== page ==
The social worker is the liaison between adoptive parents and birth parents. Adoptive parents and birth parents can also decide to handle all communication, correspondence, contact, and visits amongst themselves. Both parties must be in agreeance with this before moving forward.

Birth parents receive pictures and letters every month for the 1st year. After that, birth parents receive pictures and letters once a year until their child is 18. Birth parents can also opt-out of receiving correspondence. The agency will hold all correspondence until the birth parents are ready for it. With our agency, adoptive parents must be open to at least one visit a year. If the birth parents aren’t comfortable with the visit that’s fine, but the option is always available. We also offer an annual picnic every summer as a meeting point for those yearly visits.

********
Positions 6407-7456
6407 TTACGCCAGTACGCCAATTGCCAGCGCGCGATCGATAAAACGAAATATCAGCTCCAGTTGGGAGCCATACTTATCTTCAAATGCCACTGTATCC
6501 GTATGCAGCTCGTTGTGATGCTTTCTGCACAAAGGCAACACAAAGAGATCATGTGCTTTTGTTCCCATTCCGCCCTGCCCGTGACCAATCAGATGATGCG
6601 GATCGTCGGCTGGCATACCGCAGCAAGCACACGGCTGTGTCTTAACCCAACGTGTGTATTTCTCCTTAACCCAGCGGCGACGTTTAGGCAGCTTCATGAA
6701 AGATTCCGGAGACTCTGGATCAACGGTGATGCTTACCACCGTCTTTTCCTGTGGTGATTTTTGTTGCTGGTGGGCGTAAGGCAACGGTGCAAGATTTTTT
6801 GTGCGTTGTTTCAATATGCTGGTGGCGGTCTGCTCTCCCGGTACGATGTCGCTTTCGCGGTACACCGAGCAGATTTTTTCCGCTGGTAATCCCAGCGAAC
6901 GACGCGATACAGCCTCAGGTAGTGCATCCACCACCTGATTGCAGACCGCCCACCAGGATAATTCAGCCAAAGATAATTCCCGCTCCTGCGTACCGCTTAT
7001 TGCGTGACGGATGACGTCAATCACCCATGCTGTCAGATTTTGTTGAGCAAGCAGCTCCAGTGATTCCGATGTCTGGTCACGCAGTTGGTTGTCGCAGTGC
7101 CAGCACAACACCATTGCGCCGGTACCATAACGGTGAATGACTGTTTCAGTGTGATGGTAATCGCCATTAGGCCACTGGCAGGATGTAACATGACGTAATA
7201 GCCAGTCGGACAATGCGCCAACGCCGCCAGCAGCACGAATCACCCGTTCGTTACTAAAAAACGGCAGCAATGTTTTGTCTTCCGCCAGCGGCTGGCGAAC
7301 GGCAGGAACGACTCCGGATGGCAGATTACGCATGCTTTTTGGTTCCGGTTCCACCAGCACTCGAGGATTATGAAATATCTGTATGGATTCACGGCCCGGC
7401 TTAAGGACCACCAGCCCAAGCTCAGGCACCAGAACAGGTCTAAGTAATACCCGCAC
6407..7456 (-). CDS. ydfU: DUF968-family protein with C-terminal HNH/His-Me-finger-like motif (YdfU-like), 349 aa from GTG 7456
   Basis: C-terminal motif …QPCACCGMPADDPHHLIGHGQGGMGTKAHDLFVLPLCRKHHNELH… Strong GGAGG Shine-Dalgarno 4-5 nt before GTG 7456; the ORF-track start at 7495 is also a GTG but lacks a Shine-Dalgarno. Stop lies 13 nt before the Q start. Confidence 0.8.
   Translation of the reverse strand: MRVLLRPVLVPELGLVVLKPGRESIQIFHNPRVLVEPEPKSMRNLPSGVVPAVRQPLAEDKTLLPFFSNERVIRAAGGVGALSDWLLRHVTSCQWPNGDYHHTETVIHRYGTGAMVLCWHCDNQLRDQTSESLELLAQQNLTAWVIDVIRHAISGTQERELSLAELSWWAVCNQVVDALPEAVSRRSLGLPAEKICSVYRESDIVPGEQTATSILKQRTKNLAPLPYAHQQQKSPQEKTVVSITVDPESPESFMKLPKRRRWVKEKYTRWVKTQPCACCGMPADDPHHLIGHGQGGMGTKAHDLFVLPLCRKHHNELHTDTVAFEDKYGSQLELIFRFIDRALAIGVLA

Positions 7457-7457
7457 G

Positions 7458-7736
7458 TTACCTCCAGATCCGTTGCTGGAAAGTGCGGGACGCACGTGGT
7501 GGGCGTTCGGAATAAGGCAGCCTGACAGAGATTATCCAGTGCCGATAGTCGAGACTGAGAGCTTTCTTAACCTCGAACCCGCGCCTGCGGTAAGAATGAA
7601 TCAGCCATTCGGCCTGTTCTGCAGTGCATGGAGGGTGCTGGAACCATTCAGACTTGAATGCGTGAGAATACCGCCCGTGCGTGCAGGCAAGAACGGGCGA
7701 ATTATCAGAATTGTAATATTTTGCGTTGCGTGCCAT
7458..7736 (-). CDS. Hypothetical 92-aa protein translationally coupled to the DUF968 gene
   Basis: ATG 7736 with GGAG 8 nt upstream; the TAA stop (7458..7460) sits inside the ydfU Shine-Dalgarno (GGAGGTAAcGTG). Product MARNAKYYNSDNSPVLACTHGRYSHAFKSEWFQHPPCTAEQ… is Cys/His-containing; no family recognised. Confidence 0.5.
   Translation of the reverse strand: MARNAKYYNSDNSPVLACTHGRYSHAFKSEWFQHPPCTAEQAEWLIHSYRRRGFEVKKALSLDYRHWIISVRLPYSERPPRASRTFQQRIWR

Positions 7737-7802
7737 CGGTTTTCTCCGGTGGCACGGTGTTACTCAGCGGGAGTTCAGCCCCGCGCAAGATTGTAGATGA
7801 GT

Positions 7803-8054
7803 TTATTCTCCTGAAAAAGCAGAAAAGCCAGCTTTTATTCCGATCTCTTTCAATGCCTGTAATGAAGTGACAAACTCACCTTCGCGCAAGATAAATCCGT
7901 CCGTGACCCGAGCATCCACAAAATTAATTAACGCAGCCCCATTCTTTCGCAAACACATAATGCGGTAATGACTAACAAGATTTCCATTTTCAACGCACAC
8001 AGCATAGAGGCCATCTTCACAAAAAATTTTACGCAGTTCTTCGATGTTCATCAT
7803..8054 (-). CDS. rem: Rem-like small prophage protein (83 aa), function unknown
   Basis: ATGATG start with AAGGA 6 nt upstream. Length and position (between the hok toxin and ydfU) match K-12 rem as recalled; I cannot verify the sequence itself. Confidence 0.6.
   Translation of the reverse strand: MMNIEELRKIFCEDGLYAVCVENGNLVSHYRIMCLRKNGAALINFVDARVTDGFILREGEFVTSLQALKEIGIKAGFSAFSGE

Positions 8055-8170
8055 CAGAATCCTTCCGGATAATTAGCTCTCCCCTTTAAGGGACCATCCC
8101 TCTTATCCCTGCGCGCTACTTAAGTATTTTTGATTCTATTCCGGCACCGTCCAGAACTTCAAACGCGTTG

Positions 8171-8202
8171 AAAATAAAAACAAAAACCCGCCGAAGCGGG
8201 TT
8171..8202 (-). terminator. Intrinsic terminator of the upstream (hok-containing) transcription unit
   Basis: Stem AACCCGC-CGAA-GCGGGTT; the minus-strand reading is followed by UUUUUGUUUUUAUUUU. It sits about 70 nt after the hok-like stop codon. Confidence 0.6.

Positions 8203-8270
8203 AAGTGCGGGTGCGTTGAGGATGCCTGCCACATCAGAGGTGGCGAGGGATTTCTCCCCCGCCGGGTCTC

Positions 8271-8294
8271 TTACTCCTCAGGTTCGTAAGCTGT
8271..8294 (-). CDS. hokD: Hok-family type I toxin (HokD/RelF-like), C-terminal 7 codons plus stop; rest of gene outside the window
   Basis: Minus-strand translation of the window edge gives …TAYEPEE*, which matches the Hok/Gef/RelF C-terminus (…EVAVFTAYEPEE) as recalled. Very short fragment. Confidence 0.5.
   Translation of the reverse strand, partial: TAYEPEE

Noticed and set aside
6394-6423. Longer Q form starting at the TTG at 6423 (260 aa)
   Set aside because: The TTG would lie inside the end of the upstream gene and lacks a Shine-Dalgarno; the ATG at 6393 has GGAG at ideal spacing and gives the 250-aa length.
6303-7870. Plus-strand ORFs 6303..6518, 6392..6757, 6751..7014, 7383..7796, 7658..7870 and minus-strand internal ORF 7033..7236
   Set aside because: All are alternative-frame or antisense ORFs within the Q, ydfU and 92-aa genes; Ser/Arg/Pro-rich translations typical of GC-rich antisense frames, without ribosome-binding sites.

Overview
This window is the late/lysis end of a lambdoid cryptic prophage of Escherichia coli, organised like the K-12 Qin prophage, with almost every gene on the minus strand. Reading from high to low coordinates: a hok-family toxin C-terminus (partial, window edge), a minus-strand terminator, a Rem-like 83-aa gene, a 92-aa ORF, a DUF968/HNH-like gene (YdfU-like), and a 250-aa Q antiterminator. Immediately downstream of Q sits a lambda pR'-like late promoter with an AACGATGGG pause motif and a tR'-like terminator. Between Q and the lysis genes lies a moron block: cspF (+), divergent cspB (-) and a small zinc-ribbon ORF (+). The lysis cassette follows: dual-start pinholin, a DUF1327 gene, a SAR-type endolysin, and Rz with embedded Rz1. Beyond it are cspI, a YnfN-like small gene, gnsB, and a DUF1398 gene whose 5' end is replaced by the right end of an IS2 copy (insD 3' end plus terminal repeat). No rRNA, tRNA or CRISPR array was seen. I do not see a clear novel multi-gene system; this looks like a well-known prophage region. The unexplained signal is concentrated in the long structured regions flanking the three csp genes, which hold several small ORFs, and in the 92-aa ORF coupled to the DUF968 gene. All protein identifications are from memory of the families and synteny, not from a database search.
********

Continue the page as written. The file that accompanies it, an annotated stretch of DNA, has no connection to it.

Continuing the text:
Making an Informed Decision

This is a decision that only you can make. You must decide what is best for you and your baby. Once you decide on adoption think about what level of openness and the amount of contact you would like to have. If you’re not sure about which one to choose it might be safe to pick a semi-open adoption. You have the option to have as much or as little contact and openness as you want. You have the best of both worlds in a semi-open adoption.

If you are having a hard time and you decide you don’t want any more contact or openness at this time, that’s fine. If you change your mind later that’s fine too. It all depends on how you feel and what you want. I hope this helps you to make not only an informed decision but the best decision for you and your child.


Check out some of our articles below:

Reasons To Choose Or Not To Choose Adoption

Placing your Child for Adoption Does Not Make You “Lazy”: Breaking Down Barriers about Birth Mothers